Harlan’s voice had been death given sound, cold and commanding and dangerously amused. Ban remembered that moment, the bindings tightening around his body, his throat, as the name took root.
He couldn’t help but think of himself as Ban now, but then….
Then, he’d been nameless. Powerless. Old, far stronger than the Gai Rabbits, but…dust, compared to Harlan, whom he owed allegiance to.
Alice was still again, sitting in his nest and staring with wide, unblinking eyes at the darkness outside. And Ban’s heart had throbbed, when he’d moved and elicited no reaction from Alice. When he’d curled his bulk around Alice, bristling fur flicking thin little cuts across Alice’s bare arm and claws digging deeply into the blankets beneath him, and snarled with a ferocity even Harlan could never have matched.
Ban threatened his Lord to protect his Alice.
He remembered Harlan’s eyes glittering mismatched in the gloom. Not quite furious, not quite pleased.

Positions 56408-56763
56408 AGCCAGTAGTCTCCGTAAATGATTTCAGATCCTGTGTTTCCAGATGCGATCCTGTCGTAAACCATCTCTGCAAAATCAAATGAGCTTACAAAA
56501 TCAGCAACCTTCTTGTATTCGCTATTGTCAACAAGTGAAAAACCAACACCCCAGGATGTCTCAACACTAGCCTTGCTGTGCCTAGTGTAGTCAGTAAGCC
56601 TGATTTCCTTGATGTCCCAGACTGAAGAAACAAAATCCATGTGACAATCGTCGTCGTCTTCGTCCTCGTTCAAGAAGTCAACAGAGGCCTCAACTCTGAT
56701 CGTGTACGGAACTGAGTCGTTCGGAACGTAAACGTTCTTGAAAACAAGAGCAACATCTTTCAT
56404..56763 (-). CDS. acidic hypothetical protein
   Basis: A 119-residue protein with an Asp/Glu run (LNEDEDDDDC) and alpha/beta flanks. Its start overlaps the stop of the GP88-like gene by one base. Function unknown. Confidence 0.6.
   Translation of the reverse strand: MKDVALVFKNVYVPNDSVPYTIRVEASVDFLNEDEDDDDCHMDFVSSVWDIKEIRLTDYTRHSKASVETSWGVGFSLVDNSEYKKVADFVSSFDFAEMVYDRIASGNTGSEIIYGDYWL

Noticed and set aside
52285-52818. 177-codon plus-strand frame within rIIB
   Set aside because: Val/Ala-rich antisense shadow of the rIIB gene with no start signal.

“How would you like to make a wish, Bandersnatch?”
Alice’s eyes had been empty when Giz had explained the prize to him. Cold with a sort of bone-deep shock that had sent quiet little trills of pleasure rolling down Ban’s spine.
The Gaitou Game was designed to see just how twisted humans were, when it came down to the very base emotions of their soul. Granting them their deepest, most secret wish…even if the Gaitou had been noble in their actions beforehand, the depraved things they sought for themselves could blacken their hearts faster than even Harlan’s most powerful magic.
But it wasn’t just the Gaitou that got their wish. Their contracting demon did, too.
And Ban’s had been granted already. And…so had Alice’s, Ban knew. Because—
—Alice wanted Ban. Everything he was, everything he gave him. Because without him, Alice would be waiting again—silent, unblinking, fearful even the slightest movement would break a spell he didn’t understand.